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BSL: Dean Pees & the Ravens D Pt.1


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#1 BSLGabeFerguson

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Posted 02 February 2016 - 11:28 AM

I examine the schemes behind a Dean Pees coordinated defense to help understand the struggles of the Ravens defense.

 

http://baltimorespor...-ravens-d-pt-1/


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#2 BSLGabeFerguson

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Posted 02 February 2016 - 11:37 AM

Going back and rewatching the Ravens All-22 film a second time was both frustrating and encouraging. I tried not to sound too opinionated in the piece, but I strongly believe that scheme was not the problem. It's certainly fair to question a playcall or tendency here and there, but game outcomes often came down to a simple mental or physical error. A player falling down, a wrong step in coverage, or a missed tackle often have huge consequences.


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#3 BSLChrisStoner

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Posted 02 February 2016 - 11:42 AM

Going back and rewatching the Ravens All-22 film a second time was both frustrating and encouraging. I tried not to sound too opinionated in the piece, but I strongly believe that scheme was not the problem. It's certainly fair to question a playcall or tendency here and there, but game outcomes often came down to a simple mental or physical error. A player falling down, a wrong step in coverage, or a missed tackle often have huge consequences.

 

I think watching this past year would be difficult for evaluation.  Injuries impacting the performance (not just defensive injuries... but the offensive injuries... a less efficient offense, also hurts the defense).... 

My only real knock against Pees is that I'd like to see the Ravens be more aggressive...

That said, he does get credit for the improved performance of the defense over the 2nd half of the year.



#4 BSLChrisStoner

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Posted 02 February 2016 - 11:43 AM

Sports Illustrated's Doug Farrar said this today on Twitter:

 

@SI_DougFarrar 60m60 minutes ago

You talk to Broncos defender after Broncos defender, and the same thing comes out -- they love Wade Phillips because he schemes to talent.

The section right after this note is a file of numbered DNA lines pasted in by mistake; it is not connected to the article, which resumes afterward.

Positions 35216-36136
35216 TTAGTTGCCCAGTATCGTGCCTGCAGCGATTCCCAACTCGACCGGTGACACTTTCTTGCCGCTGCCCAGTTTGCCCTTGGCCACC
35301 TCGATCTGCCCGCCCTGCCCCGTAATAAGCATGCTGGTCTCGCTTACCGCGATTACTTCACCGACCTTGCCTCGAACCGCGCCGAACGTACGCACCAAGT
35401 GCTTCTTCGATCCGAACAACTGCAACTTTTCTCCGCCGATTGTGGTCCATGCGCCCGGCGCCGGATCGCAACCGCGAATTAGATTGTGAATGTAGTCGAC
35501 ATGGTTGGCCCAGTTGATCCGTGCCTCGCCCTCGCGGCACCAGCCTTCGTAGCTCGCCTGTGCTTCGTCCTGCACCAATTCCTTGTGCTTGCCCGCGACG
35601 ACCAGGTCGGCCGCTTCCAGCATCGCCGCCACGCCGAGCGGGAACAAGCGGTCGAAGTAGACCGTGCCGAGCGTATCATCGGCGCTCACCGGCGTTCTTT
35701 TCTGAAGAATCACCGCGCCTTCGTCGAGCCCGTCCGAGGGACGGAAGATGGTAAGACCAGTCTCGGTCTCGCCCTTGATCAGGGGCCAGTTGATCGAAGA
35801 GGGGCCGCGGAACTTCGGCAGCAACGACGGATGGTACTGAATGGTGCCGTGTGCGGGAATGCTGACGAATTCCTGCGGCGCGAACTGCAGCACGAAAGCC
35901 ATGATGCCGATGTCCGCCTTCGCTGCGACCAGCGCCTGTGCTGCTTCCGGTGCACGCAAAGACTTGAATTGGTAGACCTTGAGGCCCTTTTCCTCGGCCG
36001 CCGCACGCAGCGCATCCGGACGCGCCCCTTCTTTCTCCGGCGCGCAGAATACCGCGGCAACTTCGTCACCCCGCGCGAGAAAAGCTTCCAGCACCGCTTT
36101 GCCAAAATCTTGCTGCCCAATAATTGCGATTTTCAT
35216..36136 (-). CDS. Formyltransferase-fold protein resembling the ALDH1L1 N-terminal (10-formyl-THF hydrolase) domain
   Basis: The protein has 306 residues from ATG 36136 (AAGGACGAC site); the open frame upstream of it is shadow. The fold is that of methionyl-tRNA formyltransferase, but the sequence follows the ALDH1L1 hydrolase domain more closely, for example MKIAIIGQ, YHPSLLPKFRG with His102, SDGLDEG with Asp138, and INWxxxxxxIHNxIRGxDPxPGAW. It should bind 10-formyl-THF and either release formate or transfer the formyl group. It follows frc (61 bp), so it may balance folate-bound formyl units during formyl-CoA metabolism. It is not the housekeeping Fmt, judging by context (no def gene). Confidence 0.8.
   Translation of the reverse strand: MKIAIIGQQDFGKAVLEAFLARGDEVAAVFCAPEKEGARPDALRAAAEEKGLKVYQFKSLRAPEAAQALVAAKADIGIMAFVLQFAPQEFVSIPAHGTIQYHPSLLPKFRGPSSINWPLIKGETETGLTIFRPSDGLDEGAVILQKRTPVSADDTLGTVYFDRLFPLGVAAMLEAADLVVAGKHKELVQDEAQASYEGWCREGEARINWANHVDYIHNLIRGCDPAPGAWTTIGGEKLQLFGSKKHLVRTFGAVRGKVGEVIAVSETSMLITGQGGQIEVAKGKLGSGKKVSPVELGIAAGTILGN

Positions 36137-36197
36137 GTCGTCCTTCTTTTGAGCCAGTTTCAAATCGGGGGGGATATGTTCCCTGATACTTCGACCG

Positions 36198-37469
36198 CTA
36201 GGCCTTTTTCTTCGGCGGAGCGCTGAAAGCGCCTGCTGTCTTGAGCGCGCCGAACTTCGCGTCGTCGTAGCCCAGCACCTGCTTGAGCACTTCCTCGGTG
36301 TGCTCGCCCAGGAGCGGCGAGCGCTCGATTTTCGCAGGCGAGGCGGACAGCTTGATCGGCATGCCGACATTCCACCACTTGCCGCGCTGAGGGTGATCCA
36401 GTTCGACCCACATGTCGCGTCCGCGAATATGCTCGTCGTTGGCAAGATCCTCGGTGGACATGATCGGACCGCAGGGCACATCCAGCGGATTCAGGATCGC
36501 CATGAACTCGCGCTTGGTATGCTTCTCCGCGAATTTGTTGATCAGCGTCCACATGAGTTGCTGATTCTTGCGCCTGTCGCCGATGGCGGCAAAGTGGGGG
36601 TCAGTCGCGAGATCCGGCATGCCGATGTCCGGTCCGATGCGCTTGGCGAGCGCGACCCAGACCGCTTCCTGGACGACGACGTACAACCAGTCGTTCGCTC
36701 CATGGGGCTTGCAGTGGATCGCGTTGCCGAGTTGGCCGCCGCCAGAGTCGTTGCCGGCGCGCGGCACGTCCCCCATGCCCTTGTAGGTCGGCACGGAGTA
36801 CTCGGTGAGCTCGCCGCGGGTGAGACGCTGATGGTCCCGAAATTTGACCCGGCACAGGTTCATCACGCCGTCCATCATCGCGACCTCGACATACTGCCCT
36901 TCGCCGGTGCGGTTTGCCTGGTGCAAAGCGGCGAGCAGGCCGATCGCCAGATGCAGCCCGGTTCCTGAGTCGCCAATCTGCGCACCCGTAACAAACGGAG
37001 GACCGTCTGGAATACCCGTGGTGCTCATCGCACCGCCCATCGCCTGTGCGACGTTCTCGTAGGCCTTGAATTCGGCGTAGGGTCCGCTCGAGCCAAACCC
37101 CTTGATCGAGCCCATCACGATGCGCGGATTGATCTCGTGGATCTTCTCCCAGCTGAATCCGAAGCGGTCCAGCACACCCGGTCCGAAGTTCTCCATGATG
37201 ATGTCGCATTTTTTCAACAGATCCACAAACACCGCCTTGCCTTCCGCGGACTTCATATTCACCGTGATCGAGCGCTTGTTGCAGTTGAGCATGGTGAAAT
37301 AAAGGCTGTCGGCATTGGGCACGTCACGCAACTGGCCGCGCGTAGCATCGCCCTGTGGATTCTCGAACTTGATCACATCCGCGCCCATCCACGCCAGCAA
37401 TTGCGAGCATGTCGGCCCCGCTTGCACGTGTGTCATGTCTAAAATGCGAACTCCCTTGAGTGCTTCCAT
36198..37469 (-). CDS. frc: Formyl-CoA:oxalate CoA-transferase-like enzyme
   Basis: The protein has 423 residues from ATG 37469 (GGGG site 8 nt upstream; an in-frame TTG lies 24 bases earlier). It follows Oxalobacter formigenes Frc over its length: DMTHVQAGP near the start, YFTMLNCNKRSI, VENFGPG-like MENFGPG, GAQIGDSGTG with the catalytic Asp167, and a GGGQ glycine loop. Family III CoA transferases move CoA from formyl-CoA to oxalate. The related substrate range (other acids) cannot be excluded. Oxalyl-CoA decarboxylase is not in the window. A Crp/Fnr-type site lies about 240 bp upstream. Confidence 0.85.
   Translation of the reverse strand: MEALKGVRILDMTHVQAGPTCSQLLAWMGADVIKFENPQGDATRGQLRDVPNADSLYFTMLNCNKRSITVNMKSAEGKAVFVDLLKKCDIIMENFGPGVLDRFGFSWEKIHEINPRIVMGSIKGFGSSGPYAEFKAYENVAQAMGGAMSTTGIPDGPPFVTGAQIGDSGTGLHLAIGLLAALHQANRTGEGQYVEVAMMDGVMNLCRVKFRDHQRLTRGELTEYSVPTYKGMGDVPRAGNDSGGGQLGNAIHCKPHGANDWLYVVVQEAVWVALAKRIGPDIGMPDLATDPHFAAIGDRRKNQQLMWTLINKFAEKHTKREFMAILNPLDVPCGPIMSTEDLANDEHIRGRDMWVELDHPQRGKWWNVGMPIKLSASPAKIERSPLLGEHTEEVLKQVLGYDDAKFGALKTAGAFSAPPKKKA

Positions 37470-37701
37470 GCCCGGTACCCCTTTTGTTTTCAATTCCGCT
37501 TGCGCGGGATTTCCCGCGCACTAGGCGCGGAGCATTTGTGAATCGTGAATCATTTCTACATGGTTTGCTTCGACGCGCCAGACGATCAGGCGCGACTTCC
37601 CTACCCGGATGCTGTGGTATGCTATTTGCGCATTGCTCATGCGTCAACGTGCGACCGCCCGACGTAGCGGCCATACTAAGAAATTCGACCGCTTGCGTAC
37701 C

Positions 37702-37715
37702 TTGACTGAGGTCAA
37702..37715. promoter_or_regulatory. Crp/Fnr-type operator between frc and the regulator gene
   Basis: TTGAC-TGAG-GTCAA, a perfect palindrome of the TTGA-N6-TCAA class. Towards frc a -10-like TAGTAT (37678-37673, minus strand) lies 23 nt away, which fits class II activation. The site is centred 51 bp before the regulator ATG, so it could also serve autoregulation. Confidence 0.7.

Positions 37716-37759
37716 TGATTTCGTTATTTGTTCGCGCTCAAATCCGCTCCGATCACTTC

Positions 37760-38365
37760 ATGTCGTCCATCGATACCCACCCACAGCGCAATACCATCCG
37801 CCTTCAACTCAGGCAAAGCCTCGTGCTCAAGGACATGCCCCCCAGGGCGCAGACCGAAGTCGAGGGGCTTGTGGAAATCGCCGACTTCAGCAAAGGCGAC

Can the same be said for Pees?



#5 jkough1

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Posted 02 February 2016 - 11:49 AM

Hasn't some of the talk this year been that the schemes Pees uses at times are so complex that guys hesitate due to assignments (which leads to bad footing or falling down)? 

 

I think this plays into Chris's point. If you've got less talent, you need to reduce the scheme go with what guys are good at and trust they win. If you over scheme it'll all fall apart (sound familiar).

 

FWIW though, is it really scheming to allow Jackson, Wolfe, Miller, Ware or even Wolfe, Miller, Ware rush the passer and drop 7 or 8 guys into coverage and play press (because Talib and Harris are capable). 

 

I don't doubt for a second that if you overlaid Pees scheme in Denver they'd actually be saying the same thing about him as that personnel plays to what Pees wants to do and it's strengths, IMO. 



#6 BSLGabeFerguson

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Posted 02 February 2016 - 11:52 AM

Sports Illustrated's Doug Farrar said this today on Twitter:

 

@SI_DougFarrar 60m60 minutes ago

You talk to Broncos defender after Broncos defender, and the same thing comes out -- they love Wade Phillips because he schemes to talent.

 

 

Can the same be said for Pees?

That's a good question, and I would tend to say yes. A few examples of my reasoning would be Jimmy Smith 2013-2014, as he emerged as a top-shelf CB, Pees gave him more and more responsibility. He went from playing his corners solely on one side of the field to letting Smith track the opposing teams top WR for a significant # of snaps.